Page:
“Everything I say to you is confidential, isn’t it?”

This is one of the first questions our new clients usually ask us.  The answer, of course, is yes.  Nothing a client tells us is ever divulged to anyone.

But I’ve found it interesting that so many people are concerned that others will find out about their beliefs. One obvious reason is that, for us, they aren’t beliefs; they are true statements about us. As a result, most of us are embarrassed about having such beliefs as I’m not good enough, I’m not important, and I’m powerless.  And we don’t want anyone to know these “truths” about us.

But there is another assumption many of us have:  These terrible things that are true about us aren’t true about anyone else.  We are among the few people who were born to be not good enough, not important, not loveable, and not worthy.  If other people—who are good enough, important, loveable, and worthy—knew we weren’t, they wouldn’t want to have anything to do with us.  On the other hand, if we thought that many others also had our negative beliefs, then having them might not be quite as embarrassing.

Well, based on our experience with well over 13,000 live clients and 100,000 people who have used our on-line programs, I am convinced that very few people escape childhood without having a bunch of negative self-esteem beliefs.

Let me explain why.

The source of our negative self-esteem beliefs

As little kids we are always asking, “Why?”  Sometimes we ask our parents to explain things to us and sometimes we ask ourselves, “Why am I being treated like this?  Why is my life like this?”  We answer these questions for ourselves (unconsciously) during the first few years of life.  Because our parents are the people with whom we spend most of our waking hours, they are involved in most of the experiences that lead to our fundamental beliefs.

And what are those experiences in most households? Parents, being adults, generally like quiet; children are not quiet and cannot even understand why anyone would value quiet.  Parents generally want their house to be neat; young children don’t even understand the concept of “neat.” Parents want to sit down for dinner when it is ready and before it gets cold; children are almost always doing something that is far more important to them and don’t want to stop doing it when their parents call them.  Etc.

In other words, most parents usually want their children to do things that they are developmentally incapable of doingThey want their young children to act like little adults, which they cannot possibly do.

The question is not, Do children frequently “disobey” their parents?  Children are developmentally incapable of living up to most parents’ expectations. The only question is how parents react when their children are not doing what the parents want them to do, when they want, or the way they want.

And because few parents go to parenting school and most bring their own beliefs from their own childhoods with them, their reactions range from annoyance and frustration to anger and physical abuse, with every possibility in between.

Virtually all of us have lots of negative self-beliefs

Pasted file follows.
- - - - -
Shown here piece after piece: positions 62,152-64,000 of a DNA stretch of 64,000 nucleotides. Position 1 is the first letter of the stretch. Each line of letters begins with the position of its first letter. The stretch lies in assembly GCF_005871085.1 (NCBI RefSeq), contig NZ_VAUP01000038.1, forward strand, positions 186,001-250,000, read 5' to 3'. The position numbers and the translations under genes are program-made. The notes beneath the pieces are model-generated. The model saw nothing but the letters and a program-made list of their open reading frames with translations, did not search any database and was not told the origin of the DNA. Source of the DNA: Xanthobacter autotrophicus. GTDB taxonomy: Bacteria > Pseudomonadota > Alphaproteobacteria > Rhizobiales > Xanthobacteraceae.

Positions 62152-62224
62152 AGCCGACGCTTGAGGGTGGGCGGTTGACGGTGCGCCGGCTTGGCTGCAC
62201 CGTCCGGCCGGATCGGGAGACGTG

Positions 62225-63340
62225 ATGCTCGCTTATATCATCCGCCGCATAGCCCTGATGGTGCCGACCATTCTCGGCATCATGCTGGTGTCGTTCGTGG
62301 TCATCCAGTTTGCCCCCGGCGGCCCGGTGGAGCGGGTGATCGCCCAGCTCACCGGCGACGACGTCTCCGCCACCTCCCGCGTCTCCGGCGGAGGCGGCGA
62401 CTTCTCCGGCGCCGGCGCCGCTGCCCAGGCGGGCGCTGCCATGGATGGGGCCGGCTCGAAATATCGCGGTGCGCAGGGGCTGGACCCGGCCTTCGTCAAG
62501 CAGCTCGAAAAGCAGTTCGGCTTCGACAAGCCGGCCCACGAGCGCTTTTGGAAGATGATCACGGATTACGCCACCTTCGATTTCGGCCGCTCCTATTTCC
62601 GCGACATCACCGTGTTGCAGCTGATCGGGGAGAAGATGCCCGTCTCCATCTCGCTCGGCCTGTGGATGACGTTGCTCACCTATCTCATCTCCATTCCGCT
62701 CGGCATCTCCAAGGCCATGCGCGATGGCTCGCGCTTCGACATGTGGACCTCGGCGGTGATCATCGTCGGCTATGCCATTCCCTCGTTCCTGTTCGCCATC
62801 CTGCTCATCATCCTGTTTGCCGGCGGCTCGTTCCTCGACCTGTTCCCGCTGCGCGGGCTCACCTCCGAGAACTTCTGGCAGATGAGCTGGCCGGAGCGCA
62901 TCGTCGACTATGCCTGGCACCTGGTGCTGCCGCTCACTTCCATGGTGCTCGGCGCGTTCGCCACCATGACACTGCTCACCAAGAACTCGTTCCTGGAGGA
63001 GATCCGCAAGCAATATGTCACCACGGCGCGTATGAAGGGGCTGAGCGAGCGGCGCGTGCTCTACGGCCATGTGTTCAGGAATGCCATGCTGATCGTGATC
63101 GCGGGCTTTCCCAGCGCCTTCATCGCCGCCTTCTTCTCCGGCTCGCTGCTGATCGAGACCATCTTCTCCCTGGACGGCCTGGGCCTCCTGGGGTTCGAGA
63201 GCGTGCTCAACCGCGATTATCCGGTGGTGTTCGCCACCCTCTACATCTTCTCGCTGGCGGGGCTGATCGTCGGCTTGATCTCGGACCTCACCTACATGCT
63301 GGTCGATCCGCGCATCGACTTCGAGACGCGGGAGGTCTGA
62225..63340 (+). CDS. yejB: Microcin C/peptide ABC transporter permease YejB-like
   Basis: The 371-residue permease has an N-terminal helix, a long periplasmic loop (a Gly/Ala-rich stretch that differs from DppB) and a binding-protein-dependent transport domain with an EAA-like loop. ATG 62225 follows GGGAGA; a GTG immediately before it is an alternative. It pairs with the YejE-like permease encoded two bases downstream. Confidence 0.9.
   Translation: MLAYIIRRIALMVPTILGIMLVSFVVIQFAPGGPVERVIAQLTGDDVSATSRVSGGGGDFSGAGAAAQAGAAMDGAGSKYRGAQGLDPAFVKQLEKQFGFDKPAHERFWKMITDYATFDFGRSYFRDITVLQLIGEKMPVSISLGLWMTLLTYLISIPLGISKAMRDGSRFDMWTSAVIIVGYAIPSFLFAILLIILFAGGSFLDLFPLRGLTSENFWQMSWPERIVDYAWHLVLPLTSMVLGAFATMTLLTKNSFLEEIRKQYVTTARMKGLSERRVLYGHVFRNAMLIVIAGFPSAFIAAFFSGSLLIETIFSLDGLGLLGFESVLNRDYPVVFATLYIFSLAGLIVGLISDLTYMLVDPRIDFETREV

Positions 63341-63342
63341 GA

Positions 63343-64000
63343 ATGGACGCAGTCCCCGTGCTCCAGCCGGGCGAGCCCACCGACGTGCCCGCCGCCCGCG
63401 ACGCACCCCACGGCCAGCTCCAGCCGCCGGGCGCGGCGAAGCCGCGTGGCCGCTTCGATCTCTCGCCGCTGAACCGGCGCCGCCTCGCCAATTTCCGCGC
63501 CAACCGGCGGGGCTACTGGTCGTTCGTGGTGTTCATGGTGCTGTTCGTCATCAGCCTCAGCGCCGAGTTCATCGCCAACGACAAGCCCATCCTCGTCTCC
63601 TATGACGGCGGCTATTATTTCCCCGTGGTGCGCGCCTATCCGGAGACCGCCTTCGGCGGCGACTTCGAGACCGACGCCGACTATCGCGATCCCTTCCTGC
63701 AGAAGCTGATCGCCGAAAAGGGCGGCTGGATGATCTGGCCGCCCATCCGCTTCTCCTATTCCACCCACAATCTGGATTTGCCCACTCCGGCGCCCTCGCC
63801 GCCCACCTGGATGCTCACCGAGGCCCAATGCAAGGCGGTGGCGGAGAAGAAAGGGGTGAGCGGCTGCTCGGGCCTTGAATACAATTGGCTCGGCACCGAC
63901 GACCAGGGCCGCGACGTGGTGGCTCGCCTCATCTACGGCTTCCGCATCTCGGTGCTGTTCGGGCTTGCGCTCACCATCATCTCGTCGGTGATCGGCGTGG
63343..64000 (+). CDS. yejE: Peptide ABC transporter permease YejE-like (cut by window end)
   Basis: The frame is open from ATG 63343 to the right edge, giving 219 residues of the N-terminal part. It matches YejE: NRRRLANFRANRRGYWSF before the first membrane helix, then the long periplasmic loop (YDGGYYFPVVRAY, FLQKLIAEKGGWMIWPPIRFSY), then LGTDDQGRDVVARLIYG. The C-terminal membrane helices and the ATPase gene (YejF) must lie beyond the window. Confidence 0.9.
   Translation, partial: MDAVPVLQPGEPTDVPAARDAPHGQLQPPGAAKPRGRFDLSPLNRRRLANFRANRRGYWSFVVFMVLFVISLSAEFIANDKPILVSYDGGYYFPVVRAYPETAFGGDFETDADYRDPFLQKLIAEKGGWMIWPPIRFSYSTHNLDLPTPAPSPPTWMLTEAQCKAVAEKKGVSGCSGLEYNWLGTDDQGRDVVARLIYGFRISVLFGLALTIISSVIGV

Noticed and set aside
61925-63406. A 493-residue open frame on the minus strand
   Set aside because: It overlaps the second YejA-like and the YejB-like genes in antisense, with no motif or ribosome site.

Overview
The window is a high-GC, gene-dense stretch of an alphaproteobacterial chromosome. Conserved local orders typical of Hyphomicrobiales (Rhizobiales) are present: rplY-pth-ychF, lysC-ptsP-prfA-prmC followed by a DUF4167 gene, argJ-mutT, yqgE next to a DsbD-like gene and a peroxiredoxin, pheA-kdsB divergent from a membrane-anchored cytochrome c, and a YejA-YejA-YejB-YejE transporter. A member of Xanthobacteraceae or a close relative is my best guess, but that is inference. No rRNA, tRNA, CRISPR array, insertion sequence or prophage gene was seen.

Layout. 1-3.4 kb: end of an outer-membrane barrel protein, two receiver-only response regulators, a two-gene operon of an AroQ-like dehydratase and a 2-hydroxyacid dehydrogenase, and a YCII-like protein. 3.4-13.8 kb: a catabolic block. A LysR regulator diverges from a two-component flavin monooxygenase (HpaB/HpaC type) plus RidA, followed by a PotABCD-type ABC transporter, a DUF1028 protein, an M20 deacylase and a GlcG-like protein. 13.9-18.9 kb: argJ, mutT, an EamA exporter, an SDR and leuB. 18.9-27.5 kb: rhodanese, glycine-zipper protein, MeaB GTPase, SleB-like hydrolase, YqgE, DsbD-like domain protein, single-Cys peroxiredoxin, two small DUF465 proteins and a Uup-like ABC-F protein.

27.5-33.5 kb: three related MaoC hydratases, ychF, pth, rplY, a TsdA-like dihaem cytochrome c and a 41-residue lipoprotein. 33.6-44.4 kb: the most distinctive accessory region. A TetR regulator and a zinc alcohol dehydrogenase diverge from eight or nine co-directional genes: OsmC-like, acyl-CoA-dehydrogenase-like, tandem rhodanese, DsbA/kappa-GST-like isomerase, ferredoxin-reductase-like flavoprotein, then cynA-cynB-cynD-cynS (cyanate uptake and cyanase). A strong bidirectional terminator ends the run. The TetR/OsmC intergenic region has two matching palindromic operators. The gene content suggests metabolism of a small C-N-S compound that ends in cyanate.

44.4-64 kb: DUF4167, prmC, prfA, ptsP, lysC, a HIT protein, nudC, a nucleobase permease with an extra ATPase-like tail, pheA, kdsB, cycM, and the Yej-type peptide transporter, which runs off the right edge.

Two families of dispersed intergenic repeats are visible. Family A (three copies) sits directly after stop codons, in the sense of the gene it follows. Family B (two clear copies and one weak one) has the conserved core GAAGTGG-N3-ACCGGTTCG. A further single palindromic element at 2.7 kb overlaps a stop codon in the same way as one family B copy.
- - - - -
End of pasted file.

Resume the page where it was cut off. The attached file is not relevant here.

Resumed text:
I think there are three primary reasons why the source of self-beliefs is always interactions with parents as a young child and not people or events later in life.

  • First, as children we depend on them for our very survival; on some level we feel that we have to be able to trust them to survive.  In other words, we assume they must have good reasons for treating us as they do.
  • Second, as adults, they seem to know how to navigate reality and we know we can’t.  (What do all kids say?  “When I grow up, then I’ll be able to ….”) So they must know what they are doing and their behavior must be “correct.”  If I don’t like how I’m treated, it must be my fault.
  • Third, all children pass through a stage of development in which they are totally narcissistic, in other words, the world revolves around them.  (This is a normal part of human development; if adults are still stuck at this level we call their narcissism a psychological problem.) Children experience the outside world as an extension of them.  They are responsible for everything, including mom’s and dad’s behavior.

The source of specific self-beliefs

Here is the common source of a few negative self-esteem beliefs.

  • If my parents are critical of me, I must be doing something wrong, it must be my fault.  I’m not good enough.
  • If I can’t get them to spend the time with me that I want or if they are physically around but not paying attention to me, it must be my fault.  I’m not important.
  • If I can’t get them to give me what I want most of the time, it must be my fault.  I’m not worthy or deserving.
  • If my parents make all the decisions that affect my life and they don’t allow me any say, I have no control over my life.  I’m powerless.

If we could all recognize that few of us escape childhood without forming a bunch of negative self-esteem beliefs, we would better understand why we and others act the way we all do, we would not be embarrassed to have these beliefs, and we would be more willing to acknowledge them and eliminate them.

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